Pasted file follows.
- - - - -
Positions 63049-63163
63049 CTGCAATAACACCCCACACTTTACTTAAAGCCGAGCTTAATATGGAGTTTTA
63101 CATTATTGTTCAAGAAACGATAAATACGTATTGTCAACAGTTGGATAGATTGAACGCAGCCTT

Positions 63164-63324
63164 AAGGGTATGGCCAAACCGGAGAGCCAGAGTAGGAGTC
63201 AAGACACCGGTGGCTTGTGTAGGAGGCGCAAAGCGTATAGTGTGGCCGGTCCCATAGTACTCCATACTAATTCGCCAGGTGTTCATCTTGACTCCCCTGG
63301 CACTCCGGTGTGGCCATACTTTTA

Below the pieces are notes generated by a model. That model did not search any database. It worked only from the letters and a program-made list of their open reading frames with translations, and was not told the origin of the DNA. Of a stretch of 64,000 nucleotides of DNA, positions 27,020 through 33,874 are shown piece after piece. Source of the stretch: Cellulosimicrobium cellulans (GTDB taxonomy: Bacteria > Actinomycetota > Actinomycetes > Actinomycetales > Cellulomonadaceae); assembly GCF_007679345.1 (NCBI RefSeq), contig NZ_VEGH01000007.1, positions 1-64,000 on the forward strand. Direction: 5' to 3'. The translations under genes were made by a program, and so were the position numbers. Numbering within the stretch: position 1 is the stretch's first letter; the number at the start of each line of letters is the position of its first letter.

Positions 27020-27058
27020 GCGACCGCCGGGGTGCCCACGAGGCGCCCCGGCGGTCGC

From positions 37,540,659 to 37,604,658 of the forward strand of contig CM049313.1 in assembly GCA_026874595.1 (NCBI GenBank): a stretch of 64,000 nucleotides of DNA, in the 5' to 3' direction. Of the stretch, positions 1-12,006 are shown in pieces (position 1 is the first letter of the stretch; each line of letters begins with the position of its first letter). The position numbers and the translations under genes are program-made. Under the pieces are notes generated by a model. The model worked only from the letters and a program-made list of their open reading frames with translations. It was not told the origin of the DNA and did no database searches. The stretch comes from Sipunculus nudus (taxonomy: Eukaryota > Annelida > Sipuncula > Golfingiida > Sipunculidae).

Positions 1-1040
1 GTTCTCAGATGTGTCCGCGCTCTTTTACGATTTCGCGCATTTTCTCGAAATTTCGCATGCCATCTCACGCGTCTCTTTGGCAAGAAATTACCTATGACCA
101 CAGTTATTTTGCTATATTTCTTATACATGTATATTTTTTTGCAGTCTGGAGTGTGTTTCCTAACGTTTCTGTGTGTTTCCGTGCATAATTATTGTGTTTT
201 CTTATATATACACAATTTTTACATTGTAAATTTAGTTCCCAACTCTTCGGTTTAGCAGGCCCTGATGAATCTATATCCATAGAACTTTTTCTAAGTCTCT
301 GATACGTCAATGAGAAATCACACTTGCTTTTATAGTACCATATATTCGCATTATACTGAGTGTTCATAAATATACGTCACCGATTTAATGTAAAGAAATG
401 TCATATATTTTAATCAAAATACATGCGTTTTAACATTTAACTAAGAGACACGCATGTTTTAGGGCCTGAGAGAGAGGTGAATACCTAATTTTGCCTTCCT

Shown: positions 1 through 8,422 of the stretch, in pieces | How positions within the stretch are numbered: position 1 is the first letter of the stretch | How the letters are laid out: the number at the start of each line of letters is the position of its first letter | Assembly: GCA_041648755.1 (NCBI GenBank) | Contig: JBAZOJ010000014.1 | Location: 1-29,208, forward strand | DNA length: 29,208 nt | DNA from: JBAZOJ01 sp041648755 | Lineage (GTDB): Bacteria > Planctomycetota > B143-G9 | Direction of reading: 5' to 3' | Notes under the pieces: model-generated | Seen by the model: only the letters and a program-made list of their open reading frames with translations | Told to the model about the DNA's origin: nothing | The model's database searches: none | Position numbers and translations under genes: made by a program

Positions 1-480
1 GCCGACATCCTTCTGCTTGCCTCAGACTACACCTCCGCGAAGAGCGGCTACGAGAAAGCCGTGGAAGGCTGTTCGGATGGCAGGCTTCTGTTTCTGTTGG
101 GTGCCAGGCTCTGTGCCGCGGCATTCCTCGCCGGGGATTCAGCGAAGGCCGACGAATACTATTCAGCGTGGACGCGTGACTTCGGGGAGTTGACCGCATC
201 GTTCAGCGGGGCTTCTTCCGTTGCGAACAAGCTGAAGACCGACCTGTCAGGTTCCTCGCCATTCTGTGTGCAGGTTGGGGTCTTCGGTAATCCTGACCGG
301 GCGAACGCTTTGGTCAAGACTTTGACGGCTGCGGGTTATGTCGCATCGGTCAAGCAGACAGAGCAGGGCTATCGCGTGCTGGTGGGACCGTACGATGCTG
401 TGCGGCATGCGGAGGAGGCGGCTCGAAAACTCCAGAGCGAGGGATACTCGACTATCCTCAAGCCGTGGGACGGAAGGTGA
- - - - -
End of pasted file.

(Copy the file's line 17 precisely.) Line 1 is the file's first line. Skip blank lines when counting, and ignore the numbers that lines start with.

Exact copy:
401 TCATATATTTTAATCAAAATACATGCGTTTTAACATTTAACTAAGAGACACGCATGTTTTAGGGCCTGAGAGAGAGGTGAATACCTAATTTTGCCTTCCT